A solution was found by Dr. Terry Norton, at the Georgia Sea Turtle Center on Jekyll Island, GA. If you haven’t had the pleasure to visit the island or the Center, do consider it for your next vacation, it is a beautiful place and you can get close and personal with beautiful sea turtles on the beach as well as in the center. However, I digress, so the solution Dr. Norton has developed is to use honey. Honey has natural  properties for killing bacteria and fungi that allow for wound healing, and can be manufactured in was form, which allows it to be water tight and molded to the wound on the carapace. Studies have also shown that honey is hyperosmotic, which helps to pull debris out of wounds as well as the bees inject honey with an enzyme which converts glucose to hydrogen peroxide. Other positive effects from the medicinal use of honey, according to Norton, is that honey can enhance the immune system, has anti-inflamatory properties, has antioxidant capacities, and stimulates cell growth.

A company in New Zealand prepares a product called MediHoney, which is a packaged sterile honey well known for treating burns and diabetic wounds. This combined with local, non sterilized honey, to keep the active enzymes, are being used in the Georgia Sea Turtle Center to treat a variety of wounds, contributing to their remarkable return rate of healthy turtles to the sea.

Thank you little bees !!


Bioinspiration for wound healing: Honey

The ever amazing fire ant

Fire ants are an invasive species from South America. They first were introduced to North America at the turn of the 19th century and have spread successfully through most of the southern states to the east coast. Along their path they managed to destroy crops, mess with traffic lights and cause billions in economic loss. Nevertheless, as a species they are highly adaptable and have some serious survival skills. Some research is eluding towards their social structure being a factor in their ability to invade new environments. They have casts of workers of different size that display different tasks, such as the larger workers are mostly at the surface and defend the nest, whereas medium workers tend to do the tunneling and others again are in charge of caring for the queen and the brood. They use chemicals to guide their clan to food, water and out of danger, making them a perfect little society, where few get lost.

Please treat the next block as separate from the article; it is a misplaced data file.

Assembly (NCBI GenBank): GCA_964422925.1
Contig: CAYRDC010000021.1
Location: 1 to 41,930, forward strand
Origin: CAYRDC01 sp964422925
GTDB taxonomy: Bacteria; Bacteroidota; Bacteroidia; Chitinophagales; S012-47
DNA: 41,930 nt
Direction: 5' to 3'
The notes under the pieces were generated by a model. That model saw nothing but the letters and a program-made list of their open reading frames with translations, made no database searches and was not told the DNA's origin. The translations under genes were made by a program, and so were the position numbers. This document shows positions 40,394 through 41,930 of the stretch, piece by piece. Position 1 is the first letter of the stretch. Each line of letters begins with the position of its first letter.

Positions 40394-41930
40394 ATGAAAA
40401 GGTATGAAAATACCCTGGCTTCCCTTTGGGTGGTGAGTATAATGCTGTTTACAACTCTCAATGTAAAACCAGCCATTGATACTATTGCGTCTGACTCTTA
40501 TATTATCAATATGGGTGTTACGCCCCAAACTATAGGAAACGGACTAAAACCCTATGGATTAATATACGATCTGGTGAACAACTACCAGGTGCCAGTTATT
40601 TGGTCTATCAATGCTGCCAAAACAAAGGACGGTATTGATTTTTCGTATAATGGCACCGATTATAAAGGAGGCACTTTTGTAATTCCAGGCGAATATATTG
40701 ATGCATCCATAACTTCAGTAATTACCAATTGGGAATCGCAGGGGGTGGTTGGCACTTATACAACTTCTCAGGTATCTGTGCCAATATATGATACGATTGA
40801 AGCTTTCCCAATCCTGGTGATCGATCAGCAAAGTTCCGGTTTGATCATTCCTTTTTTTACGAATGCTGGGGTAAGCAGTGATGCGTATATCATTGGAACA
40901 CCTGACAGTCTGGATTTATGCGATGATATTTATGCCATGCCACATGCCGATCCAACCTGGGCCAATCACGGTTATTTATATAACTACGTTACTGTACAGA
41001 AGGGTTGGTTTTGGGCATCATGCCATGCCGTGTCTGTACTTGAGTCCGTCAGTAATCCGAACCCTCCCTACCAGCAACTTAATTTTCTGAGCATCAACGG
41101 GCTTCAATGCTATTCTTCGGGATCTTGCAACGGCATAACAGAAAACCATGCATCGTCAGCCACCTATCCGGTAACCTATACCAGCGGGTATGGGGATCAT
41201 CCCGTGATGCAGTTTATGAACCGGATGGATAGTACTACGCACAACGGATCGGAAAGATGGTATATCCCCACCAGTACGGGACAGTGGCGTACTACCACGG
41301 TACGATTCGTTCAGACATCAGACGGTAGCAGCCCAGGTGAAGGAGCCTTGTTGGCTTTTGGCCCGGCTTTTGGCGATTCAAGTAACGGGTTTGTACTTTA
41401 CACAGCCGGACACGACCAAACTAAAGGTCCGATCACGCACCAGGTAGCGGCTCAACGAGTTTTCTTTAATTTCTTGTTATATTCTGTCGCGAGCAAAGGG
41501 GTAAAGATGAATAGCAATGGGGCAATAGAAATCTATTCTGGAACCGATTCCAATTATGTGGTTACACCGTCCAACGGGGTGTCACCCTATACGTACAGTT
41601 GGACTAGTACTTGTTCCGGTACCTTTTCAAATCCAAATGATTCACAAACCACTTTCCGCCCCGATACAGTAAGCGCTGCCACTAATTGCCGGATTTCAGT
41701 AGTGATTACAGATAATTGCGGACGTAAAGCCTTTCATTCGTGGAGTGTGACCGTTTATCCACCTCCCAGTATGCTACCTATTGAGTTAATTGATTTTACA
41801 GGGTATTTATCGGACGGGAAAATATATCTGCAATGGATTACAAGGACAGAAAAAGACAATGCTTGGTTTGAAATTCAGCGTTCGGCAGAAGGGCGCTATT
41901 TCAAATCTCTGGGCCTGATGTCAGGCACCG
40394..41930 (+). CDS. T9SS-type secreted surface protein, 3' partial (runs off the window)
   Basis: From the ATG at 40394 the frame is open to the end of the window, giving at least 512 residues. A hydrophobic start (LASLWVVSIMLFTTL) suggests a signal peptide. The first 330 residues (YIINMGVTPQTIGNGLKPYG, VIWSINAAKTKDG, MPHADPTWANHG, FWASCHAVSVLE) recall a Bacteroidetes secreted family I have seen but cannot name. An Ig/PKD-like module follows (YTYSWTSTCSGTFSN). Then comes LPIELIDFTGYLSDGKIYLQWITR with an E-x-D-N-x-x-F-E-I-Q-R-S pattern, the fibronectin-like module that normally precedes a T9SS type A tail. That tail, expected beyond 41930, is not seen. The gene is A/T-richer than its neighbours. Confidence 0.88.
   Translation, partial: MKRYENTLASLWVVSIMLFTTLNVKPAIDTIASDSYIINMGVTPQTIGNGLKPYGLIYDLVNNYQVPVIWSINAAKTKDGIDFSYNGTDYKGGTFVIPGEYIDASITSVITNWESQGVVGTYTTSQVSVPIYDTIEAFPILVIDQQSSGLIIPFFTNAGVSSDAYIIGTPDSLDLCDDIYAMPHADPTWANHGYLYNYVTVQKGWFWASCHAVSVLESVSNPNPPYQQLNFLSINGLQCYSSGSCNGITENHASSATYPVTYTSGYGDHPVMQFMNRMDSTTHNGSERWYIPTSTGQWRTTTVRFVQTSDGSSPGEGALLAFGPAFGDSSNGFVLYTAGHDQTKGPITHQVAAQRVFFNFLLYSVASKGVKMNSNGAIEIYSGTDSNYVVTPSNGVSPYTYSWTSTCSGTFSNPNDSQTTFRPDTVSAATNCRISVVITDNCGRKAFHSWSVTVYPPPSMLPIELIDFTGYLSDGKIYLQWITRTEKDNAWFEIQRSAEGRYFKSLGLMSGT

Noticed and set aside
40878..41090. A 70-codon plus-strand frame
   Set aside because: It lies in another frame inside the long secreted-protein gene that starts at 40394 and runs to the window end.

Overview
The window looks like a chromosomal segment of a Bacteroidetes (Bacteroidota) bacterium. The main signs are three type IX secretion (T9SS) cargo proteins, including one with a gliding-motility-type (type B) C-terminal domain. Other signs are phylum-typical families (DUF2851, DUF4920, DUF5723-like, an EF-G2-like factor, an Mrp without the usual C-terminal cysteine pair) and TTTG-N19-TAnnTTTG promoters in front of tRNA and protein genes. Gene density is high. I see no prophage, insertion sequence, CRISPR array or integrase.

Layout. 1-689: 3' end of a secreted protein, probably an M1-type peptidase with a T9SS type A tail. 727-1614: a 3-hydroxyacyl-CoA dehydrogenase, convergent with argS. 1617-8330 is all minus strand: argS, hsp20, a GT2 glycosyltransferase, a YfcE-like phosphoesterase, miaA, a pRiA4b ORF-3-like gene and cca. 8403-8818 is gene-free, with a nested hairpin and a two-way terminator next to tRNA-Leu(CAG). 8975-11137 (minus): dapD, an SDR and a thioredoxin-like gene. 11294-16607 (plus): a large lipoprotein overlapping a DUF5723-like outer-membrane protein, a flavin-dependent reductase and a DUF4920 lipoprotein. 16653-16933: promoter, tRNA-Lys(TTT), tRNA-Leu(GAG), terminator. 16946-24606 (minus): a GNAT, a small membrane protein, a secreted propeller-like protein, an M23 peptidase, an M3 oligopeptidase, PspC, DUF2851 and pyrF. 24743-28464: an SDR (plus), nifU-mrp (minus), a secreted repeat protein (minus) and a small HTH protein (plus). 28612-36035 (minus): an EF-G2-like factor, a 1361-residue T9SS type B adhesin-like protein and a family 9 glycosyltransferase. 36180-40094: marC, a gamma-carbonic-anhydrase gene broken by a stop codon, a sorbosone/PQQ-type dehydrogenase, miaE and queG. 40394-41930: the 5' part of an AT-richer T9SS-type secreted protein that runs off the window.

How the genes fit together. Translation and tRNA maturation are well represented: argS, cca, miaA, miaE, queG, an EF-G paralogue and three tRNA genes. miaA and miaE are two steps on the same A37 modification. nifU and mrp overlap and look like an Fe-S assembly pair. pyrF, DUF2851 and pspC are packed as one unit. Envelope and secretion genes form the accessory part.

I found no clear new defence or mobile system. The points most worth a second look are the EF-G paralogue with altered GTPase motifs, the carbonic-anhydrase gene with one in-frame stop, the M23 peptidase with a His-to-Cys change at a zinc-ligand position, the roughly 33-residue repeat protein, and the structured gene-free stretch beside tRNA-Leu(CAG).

So here are my thoughts to these amazing little creatures. Can we create a small robotic army of fire ants to aid us in discovering hard to get to places. Fire ants can run on the surface, if equipped with wings they can fly short distances and they most certainly can dig, and that at a fast rate. Given an example of a collapsed building wouldn’t a swarm of robotic ants, equipped with small cameras not provide us with a fast way to access the situation, get a 3D image of the building, get a GPS read on survivors and a way of retrieving most of the robots through their homing abilities.